Shoreline hazards and risks information


Higher lake levels, shoreline erosion, and rainfall and storms and other weather events make it important for property owners to be aware of natural hazards and risks along the shoreline. The combination of relatively high Lake Huron water levels, wet ground, and natural hazards create the potential for gully and bluff erosion and potential slope failure.

Higher-than-average lake levels, combined with large amounts of rain, high winds and wave action can lead to erosion at the base of the bluffs and an increase in gully erosion in some areas and this, in turn, can lead to higher risk of slope failures along the lakeshore.

It is very difficult to predict when bluff failures will happen and how big those failures will be. Property owners should be aware of shoreline risks and natural hazards and be careful to watch their property for any sign of potential slope failure or bluff collapse.

We invite you to review the fact sheet, prepared by Terraprobe Inc., called Shoreline Slope Stability Risks and Hazards Fact Sheet for Property Owners. It is available for free download on the shoreline management web page at abca.ca and at this link:
Some printed copies of the fact sheet are also available at our office east of Exeter.

There are inherent natural hazards and risks along any shoreline. Higher water levels and wet weather add to that risk.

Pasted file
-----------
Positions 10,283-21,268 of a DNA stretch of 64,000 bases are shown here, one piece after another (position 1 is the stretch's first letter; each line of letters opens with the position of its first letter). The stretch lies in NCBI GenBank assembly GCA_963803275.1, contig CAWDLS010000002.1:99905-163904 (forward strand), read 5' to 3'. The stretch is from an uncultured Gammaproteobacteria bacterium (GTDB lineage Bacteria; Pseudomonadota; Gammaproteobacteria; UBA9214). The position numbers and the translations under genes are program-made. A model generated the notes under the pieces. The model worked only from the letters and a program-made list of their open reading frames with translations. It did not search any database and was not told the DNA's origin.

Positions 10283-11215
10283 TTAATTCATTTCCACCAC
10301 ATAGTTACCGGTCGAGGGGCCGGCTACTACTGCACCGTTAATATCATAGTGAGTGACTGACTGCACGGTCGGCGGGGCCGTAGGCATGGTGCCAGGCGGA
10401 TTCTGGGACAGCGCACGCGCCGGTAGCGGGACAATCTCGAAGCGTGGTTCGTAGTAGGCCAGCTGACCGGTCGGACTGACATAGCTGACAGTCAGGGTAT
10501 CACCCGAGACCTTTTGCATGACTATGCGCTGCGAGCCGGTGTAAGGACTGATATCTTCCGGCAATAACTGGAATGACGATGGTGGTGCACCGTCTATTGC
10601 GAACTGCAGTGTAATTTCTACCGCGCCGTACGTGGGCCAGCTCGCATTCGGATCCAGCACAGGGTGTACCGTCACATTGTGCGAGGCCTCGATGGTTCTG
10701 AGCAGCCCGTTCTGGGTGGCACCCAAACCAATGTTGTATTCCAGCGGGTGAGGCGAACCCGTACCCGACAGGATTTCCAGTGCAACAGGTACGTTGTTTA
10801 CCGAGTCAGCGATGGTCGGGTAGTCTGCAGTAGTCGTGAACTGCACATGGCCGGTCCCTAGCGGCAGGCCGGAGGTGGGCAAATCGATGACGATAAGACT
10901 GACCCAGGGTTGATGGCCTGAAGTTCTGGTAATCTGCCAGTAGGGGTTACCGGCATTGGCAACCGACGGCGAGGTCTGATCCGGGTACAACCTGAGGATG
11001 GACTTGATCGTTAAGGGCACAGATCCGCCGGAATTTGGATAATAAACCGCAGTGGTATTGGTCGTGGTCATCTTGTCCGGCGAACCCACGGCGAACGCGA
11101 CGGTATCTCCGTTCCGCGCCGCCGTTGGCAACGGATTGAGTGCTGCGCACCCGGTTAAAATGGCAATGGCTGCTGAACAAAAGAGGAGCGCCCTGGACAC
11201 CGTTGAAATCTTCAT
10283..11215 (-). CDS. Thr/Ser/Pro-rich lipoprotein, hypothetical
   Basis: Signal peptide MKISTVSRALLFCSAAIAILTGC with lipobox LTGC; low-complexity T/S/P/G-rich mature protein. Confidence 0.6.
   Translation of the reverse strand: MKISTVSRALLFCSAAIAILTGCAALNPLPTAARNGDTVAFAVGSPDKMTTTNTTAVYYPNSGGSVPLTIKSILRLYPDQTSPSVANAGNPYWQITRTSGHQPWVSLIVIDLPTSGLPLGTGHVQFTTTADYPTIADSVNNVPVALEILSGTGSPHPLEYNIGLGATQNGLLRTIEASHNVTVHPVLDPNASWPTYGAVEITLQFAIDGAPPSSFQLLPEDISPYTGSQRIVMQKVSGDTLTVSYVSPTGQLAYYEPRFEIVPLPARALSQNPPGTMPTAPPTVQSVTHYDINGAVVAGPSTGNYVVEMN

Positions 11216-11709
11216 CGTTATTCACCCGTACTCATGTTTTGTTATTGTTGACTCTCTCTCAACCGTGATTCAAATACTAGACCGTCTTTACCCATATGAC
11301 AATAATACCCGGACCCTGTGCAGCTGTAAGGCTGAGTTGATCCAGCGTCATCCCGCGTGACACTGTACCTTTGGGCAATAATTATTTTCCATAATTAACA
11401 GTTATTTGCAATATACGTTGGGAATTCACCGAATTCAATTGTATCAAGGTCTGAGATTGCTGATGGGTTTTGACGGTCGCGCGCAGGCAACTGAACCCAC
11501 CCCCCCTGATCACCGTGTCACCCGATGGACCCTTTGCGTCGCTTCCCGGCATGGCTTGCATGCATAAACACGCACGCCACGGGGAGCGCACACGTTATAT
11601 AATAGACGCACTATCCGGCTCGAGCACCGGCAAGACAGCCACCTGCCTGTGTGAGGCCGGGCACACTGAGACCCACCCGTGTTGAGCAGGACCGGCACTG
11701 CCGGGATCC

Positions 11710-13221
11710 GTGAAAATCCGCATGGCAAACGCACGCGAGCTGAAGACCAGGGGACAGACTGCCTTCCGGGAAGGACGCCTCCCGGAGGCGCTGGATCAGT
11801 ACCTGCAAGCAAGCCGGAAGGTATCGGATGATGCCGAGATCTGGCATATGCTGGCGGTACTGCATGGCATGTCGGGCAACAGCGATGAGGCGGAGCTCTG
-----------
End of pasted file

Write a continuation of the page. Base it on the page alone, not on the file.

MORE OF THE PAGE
Bluff erosion is a natural process that has been occurring along the Great Lakes shorelines since they were formed more than 10,000 years ago. This erosion process is necessary to the ecology of the shorelines as sand beaches would disappear without some erosion. However, with higher lake levels and more rain events, the erosion process is more apparent.

Property owners should regularly check the condition of their bluff and property and if they have any concerns and to seek advice from appropriately qualified engineering and technical professionals. In the event of a significant bluff or slope failure that impacts residential structures, property owners should notify their municipality and the Ausable Bayfield Conservation Authority right away. 

Approved new Shoreline Management Plan
available online


We thank all the interested people who provided input between 2015 and 2019 into the technical work leading to a new, updated Shoreline Management Plan (SMP) for the Lake Huron shoreline within Ausable Bayfield Conservation Authority’s area.